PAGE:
Adding a Database

In this section, you’re going to set up a new SQLite to persist the data of incoming GraphQL mutations. Instead of writing SQL directly, you will use Prisma to access your database.

So, what is Prisma?

Prisma is an open source database toolkit and ORM that makes it easy for developers to reason about their data and how they access it, by providing a clean and type-safe API for submitting database queries.

You will be using these tools from the Prisma ecosystem:

  • Prisma Client: An auto-generated and type-safe query builder for Node.js & TypeScript.
  • Prisma CLI: A command line tool to interact with your Prisma project.
  • Prisma Migrate: A declarative data modeling & migration system.
  • Prisma Studio: A GUI to view and edit data in your database.

In this tutorial, you will be setting everything up from scratch and taking full advantage of these tools. We want to get you building stuff right away, so explanations of Prisma concepts will be kept light but you can refer to the Prisma docs in case you want to dive deeper on any particular concept.

Why Prisma?

You’ve now understood the basic mechanics of how GraphQL servers work under the hood and the beauty of GraphQL itself – it actually only follows a few very simple rules. The statically typed schema and the GraphQL engine that resolves the queries inside the server take away major pain points commonly dealt with in API development.

Well, in real-world applications you’re likely to encounter many scenarios where implementing the resolvers can become extremely complex. Especially because GraphQL queries can be nested multiple levels deep, the implementation often becomes tricky and can easily lead to performance problems.

Most of the time, you also need to take care of many additional workflows such as authentication, authorization (permissions), pagination, filtering, realtime, integrating with 3rd-party services or legacy systems, and so on.

Prisma is focused on addressing that issue and making developers more productive when working with databases.

Speaking of being productive and building awesome stuff, let’s jump back in and continue with our HackerNews Clone! 🏎💨

Setting up our project with Prisma and SQLite

Next, use the Prisma CLI to initialize Prisma in the project.

Remember the GraphQL schema that you’ve been working with until now? Well, Prisma has a schema, too! Inside the prisma directory that was created in the last step, you’ll see a file called schema.prisma. You can think of the schema.prisma file as a database schema. It has three components:

  1. Data source: Specifies your database connection.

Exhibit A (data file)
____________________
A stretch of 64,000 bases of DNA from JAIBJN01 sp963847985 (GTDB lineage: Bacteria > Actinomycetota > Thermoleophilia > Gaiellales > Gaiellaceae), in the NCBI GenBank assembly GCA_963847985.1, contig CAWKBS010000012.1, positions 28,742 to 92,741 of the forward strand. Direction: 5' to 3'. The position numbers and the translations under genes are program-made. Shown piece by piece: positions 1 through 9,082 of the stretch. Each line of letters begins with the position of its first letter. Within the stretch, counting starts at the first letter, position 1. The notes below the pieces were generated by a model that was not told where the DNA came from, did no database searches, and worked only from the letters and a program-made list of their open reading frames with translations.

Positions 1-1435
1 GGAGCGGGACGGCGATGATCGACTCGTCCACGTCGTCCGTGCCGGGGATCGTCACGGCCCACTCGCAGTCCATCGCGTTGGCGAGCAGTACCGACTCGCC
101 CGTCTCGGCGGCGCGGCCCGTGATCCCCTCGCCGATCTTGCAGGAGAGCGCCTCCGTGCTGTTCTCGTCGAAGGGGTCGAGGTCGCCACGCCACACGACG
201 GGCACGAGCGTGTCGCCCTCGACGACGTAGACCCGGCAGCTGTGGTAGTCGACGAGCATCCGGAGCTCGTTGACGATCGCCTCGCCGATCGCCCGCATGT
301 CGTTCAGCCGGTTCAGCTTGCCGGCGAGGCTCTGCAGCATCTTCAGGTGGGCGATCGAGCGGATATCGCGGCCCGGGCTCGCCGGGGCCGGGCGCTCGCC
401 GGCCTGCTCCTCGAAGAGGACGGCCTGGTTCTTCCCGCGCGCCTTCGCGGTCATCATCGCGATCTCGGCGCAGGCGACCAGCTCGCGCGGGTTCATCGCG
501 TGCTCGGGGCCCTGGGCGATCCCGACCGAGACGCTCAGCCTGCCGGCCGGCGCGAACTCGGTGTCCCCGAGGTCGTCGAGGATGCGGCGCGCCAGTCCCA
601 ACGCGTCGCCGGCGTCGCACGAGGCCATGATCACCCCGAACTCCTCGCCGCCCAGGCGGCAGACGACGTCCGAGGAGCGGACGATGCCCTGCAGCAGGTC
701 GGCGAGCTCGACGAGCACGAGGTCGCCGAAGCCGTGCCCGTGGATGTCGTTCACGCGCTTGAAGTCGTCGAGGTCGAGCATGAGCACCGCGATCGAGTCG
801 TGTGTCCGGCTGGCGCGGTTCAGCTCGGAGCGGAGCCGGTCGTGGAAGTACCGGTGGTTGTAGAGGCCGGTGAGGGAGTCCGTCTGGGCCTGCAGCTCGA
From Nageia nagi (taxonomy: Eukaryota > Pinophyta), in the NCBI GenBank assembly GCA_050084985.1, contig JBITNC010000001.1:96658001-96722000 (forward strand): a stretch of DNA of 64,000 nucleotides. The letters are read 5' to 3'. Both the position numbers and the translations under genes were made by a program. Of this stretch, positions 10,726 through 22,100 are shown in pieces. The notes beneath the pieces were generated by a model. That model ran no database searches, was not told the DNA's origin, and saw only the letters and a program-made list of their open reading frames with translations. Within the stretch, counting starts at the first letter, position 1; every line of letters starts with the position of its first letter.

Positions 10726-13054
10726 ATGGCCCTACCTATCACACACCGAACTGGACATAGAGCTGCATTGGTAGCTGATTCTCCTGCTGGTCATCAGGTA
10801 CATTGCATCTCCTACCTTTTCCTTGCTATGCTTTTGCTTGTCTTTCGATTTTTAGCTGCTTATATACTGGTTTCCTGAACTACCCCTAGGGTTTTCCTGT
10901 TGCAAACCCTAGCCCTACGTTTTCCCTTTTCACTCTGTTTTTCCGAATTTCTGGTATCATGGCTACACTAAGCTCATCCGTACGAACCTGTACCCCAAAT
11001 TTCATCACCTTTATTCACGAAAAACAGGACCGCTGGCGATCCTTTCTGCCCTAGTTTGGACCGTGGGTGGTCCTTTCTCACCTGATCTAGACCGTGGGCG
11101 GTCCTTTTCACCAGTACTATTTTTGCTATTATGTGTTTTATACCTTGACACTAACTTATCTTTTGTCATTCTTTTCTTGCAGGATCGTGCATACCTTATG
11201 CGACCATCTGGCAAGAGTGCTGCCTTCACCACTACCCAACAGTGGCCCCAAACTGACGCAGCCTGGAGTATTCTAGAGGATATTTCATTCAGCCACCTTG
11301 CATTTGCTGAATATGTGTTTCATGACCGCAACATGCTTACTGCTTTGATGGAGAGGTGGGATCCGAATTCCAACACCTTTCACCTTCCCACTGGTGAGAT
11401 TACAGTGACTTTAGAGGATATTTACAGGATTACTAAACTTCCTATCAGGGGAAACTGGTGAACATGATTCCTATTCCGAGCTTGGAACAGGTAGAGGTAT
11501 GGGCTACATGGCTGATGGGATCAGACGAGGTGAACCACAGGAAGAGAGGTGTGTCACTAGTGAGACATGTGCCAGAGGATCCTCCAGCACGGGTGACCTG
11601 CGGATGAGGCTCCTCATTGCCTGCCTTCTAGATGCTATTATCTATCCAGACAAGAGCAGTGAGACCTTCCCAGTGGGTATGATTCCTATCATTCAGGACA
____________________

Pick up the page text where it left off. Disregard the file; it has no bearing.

2. Generator: Indicates that you want to generate Prisma Client.
  3. Data model: Defines your application models. Each model will be mapped to a table in the underlying database.

Prisma’s unique data model bridges the gap to help you reason about your data in a way that maps very well to the underlying database, while still providing an abstraction that allows you to be productive with type safety and auto-completion.

Let’s see it in action with your project!

Let’s dig deeper into this:

  1. Data source: Tells Prisma you’ll be using SQLite for your database connection, along with the path to the SQLite file.
  2. Generator: Indicates that you want to generate Prisma Client.
  3. Data model: The Link model defines the structure of the Link database table that Prisma is going to create for you in a bit. Each field in the model consists of a field name, field type and additional attributes (@id, @default, etc) that define various behavior.
  4. The @id attribute signifies that the id field is the primary-key for the Link database table. The @default attribute signifies how the field is to be generated if an explicit value is not specified when creating a link record.
  5. The @default attribute for createdAt also specifies the default value in case the createdAt field is not manually specified. The DateTime type follows a standard ISO 8601-formatted string (eg: 2021-11-16T21:48:39.798Z).

Note: If you are using VS Code, you should install the Prisma vscode extension to make it easier to work with the schema.prisma file. Prisma also has integrations for other IDEs as well, which you can check out here.

Getting started with SQLite

It’s finally time to actually create our SQLite database. In case you aren’t familiar with SQLite, it is an in-process library that implements a self-contained, serverless, zero-configuration, transactional SQL database engine.